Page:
Control processes are those mental functions that allow us to initiate, monitor, and prioritize mental activities. They are crucial to normal mental functioning. A better understanding of the nature of control processes and their deficits is important for clinical work and for an adequate theory of consciousness.
Previously, control processes have been examined within the frameworks of two parallel but independent paradigms: those of cognitive psychology and of neuropsychology. Cognitive psychologists have stressed the theoretical and empirical nature of normal unimpaired control processes; neuropsychologists have focused on the relationships between damage to specific functional areas of the brain and deficits in specific control processes. Both have contributed extensively to our understanding of control processes. However, they have tended to operate independently, with little if any cross-talk between disciplines, despite the potential benefits such dialogue is likely to generate.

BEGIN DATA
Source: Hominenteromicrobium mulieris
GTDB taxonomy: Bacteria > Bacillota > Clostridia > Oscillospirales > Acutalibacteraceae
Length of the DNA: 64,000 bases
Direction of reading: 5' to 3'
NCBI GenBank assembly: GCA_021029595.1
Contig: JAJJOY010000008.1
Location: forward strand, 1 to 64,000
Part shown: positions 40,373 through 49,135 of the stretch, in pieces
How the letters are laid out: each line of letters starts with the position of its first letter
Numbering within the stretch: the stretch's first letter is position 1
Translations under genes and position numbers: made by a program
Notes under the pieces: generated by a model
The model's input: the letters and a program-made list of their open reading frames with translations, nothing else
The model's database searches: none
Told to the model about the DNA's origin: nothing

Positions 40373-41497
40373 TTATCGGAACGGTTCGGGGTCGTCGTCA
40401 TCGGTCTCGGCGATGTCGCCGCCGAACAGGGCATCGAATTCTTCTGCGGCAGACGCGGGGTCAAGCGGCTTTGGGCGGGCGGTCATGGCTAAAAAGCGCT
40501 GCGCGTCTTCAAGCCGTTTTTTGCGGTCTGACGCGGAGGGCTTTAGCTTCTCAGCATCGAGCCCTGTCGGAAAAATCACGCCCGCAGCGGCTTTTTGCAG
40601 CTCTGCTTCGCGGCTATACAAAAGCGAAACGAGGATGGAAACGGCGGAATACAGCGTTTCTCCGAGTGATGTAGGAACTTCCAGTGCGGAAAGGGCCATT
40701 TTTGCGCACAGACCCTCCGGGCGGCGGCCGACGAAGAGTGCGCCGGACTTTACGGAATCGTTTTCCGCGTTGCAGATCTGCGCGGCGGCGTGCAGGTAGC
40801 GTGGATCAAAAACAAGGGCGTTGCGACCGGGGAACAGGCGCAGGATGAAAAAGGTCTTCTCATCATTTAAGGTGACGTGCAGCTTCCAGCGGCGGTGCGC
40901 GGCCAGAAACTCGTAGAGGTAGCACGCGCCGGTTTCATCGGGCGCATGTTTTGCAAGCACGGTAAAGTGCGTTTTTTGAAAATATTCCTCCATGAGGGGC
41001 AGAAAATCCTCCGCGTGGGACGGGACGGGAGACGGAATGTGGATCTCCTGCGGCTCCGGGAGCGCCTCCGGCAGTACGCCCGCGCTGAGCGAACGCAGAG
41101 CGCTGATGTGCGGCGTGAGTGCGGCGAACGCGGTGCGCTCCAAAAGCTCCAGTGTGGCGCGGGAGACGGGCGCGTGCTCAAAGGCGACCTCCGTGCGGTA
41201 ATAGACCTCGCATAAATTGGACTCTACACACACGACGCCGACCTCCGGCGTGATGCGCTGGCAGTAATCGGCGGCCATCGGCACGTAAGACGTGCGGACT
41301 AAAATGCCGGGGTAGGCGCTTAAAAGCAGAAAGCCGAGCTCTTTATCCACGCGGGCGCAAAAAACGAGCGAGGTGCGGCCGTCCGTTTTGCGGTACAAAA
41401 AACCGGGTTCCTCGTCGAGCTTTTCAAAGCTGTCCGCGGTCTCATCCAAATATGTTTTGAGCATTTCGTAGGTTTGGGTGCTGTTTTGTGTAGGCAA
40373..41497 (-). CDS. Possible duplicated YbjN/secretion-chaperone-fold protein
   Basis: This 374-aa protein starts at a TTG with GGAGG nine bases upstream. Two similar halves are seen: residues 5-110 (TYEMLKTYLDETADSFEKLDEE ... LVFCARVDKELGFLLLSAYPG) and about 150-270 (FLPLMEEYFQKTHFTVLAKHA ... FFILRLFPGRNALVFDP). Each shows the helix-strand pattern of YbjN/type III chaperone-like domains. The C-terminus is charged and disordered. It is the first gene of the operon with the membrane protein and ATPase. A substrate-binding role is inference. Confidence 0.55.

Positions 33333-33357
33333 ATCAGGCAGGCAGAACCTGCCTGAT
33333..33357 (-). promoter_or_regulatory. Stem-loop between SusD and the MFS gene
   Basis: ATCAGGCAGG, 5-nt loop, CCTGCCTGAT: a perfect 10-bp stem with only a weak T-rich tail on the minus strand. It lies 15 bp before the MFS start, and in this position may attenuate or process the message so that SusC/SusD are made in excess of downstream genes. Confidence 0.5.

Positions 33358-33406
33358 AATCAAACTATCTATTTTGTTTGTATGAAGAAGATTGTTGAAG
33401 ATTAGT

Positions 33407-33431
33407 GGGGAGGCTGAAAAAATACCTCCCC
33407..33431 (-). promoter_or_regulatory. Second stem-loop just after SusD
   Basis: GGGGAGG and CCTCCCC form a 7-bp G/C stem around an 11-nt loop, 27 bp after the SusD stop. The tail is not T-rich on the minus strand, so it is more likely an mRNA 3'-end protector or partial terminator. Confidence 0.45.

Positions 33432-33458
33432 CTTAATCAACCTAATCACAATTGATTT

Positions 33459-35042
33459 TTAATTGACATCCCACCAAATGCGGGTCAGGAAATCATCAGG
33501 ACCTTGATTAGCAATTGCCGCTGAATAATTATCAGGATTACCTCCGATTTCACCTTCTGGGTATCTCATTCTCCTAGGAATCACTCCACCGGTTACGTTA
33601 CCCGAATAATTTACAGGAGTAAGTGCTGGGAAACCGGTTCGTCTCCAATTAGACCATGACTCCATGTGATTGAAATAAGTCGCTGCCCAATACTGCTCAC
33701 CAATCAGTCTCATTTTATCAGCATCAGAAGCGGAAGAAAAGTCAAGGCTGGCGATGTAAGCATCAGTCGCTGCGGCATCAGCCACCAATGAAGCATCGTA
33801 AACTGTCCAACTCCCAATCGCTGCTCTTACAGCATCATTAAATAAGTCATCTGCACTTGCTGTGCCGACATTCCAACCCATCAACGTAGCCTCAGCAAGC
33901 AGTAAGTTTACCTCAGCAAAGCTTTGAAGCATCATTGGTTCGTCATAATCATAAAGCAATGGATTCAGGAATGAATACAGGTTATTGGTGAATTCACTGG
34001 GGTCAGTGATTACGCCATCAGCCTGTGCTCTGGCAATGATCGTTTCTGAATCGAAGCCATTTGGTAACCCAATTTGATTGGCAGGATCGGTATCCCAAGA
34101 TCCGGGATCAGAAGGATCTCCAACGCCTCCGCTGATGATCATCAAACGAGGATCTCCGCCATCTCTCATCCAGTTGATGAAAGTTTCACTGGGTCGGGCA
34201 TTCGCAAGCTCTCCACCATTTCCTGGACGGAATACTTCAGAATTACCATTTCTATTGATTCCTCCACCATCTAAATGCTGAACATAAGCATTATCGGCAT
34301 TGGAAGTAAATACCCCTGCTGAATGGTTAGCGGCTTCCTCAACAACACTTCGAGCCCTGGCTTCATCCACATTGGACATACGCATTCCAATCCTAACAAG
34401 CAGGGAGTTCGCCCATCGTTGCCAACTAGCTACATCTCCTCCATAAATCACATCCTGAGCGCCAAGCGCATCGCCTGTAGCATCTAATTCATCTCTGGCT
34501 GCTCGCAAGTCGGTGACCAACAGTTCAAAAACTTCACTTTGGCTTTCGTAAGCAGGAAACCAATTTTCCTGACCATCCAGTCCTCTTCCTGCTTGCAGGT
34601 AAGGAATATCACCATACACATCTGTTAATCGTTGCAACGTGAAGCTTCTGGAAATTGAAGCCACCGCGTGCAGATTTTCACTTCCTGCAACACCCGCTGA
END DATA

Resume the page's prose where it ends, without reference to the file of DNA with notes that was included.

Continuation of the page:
This book represents the first attempt to synthesize cognitive and neuropsychological perspectives on control processes. It contains state-of-the-art reports on various aspects of control processes by experts from both disciplines.